So far, this is nicely done (but by now relatively well-worked-out) chemical biology. The authors show that their tagged inhibitor does not work well against native MEK, but that it shows rapid and potent inhibition against the engineered protein. They also make sure that that protein really is covalently labeled, as predicted, and that the tetrazine-containing compound doesn’t wander around doing other things to the proteome (it looks clean). They also tried some interesting variations, changing the core inhibitor structure and also changing the linker length. The tethered SAR followed the known inhibitor SAR pretty well, which makes sense. Switching the inhibitor structure to sunitinib (with an added tetrazine) gave a compound that wasn’t much of an inhibitor of wild-type MEK, but did indeed go after several of the engineered ones. (Interestingly, the profile of it and the other tetrazine-conjugated inhibitor species were different across several of the enzyme variants, for reasons that are not yet clear). And the linker length didn’t affect things much, except the longer linkers were worse (entropic penalty?) I should note that this is in some contrast to what George Whitesides and his group found in a model system a few years ago – they didn’t observe much of a dropoff with longer linking groups.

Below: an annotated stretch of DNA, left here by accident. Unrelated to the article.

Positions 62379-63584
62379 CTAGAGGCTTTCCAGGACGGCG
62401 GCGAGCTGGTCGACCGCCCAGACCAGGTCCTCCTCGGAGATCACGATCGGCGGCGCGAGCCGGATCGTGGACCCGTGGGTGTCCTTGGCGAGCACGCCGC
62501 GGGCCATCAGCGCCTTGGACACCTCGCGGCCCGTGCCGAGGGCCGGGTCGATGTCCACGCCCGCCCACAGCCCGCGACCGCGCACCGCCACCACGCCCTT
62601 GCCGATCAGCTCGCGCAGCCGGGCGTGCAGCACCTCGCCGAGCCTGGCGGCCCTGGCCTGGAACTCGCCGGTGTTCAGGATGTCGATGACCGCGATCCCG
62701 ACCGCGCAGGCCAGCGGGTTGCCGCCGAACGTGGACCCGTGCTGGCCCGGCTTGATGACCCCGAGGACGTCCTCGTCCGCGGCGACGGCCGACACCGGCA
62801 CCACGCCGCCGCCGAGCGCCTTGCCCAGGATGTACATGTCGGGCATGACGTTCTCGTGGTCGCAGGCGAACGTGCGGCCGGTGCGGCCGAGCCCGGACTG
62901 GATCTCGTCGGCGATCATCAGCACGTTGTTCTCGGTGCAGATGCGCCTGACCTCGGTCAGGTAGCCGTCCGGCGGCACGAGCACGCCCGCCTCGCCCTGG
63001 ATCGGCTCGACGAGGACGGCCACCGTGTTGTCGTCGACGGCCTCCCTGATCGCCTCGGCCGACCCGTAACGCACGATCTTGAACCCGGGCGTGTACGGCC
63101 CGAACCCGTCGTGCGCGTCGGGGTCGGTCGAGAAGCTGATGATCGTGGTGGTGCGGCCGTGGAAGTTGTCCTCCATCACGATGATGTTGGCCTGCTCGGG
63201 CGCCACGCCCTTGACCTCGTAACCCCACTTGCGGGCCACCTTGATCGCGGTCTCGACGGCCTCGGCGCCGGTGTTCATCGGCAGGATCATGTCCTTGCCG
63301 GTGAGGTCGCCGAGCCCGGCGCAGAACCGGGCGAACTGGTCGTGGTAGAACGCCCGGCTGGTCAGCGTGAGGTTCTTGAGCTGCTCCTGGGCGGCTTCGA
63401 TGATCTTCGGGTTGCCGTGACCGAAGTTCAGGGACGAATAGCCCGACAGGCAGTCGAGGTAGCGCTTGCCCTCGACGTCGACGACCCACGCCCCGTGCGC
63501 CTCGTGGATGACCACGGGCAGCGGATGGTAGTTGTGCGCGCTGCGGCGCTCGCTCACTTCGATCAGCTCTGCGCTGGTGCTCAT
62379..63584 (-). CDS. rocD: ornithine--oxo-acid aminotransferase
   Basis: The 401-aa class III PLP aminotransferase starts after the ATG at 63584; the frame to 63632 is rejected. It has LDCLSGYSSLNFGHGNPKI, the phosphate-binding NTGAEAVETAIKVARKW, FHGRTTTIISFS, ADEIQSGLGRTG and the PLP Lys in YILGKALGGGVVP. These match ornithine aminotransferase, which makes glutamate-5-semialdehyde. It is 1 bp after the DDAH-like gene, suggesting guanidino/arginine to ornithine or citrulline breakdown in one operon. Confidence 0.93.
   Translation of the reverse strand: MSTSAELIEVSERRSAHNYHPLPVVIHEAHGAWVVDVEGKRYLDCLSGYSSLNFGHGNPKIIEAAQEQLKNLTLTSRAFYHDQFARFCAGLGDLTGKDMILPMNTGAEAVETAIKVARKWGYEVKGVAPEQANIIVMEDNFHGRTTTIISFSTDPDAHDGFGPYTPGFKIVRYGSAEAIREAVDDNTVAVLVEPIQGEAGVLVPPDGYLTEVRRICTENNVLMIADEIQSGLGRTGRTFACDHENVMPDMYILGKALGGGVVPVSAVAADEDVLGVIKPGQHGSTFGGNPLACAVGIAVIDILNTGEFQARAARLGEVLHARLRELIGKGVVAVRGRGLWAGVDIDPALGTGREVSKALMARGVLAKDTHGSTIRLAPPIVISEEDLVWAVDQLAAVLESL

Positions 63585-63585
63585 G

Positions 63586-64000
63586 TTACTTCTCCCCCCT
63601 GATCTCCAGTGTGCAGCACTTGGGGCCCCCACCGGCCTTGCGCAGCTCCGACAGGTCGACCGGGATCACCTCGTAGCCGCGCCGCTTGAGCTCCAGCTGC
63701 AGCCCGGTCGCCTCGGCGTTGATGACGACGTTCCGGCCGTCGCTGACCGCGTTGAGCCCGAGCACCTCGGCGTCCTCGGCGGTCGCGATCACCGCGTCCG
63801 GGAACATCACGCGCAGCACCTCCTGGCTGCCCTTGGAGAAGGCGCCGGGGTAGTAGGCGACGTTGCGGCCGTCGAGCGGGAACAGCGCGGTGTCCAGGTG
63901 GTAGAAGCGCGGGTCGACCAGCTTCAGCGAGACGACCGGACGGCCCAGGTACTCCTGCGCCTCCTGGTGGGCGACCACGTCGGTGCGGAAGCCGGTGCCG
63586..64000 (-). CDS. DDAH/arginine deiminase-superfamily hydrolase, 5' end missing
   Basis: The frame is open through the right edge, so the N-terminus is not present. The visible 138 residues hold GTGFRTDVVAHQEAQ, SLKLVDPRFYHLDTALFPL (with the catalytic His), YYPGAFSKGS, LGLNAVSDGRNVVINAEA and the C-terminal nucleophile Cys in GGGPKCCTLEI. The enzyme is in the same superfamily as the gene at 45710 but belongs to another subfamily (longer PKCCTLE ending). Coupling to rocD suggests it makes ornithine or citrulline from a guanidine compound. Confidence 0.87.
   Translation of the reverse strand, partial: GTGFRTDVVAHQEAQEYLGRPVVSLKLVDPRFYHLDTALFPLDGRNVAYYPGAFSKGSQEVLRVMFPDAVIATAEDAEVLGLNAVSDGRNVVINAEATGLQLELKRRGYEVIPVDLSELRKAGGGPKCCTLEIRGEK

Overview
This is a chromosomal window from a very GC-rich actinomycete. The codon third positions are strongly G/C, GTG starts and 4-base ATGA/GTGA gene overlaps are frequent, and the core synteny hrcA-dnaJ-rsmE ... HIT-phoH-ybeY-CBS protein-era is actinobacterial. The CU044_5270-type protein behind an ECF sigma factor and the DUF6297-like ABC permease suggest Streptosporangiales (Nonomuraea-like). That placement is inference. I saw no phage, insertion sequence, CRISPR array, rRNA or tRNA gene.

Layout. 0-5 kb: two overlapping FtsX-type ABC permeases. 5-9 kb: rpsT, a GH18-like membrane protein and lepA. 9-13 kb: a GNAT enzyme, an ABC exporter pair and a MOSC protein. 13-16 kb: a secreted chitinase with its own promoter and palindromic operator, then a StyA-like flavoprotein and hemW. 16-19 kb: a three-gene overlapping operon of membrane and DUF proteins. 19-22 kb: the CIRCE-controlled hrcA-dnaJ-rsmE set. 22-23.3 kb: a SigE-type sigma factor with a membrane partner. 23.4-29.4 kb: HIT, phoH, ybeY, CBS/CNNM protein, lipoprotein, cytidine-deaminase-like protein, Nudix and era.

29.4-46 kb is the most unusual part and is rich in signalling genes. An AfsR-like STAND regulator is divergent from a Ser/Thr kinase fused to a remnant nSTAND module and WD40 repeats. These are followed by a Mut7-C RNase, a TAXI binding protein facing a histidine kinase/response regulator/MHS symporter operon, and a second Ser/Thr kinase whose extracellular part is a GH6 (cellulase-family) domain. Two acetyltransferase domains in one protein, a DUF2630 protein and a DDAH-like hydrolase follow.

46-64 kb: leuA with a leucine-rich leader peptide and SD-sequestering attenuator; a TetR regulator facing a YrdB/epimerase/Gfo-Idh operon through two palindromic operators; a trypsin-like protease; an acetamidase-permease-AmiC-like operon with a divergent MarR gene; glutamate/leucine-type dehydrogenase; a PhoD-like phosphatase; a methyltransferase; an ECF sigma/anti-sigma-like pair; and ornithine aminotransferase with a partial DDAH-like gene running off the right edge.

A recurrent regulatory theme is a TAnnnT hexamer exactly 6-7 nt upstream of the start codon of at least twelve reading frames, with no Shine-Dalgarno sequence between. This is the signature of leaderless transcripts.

Now comes the funky part. The group put in a linker with an azobenzene group, because azobenzenes are well known to undergo cis/trans isomerization photochemically. And that double bond switch really changes the position of the group out on the end, as you can easily picture. (Here’s that same trick being worked on some receptor ligands). Hitting it with 360nm light flips it from the usual trans to the cis – you can flip it back with 440nm light, or wait three or four hours for it to naturally isomerize back on its own.
Six of the group’s MEK variants were inhibited by the trans-azobenzene linked compound. One of those also turned out to be switchable via the different wavelengths described above. In live cells, MEK activity could be turned on and off by irradiation, or the normal activity could just be allowed to recover by itself.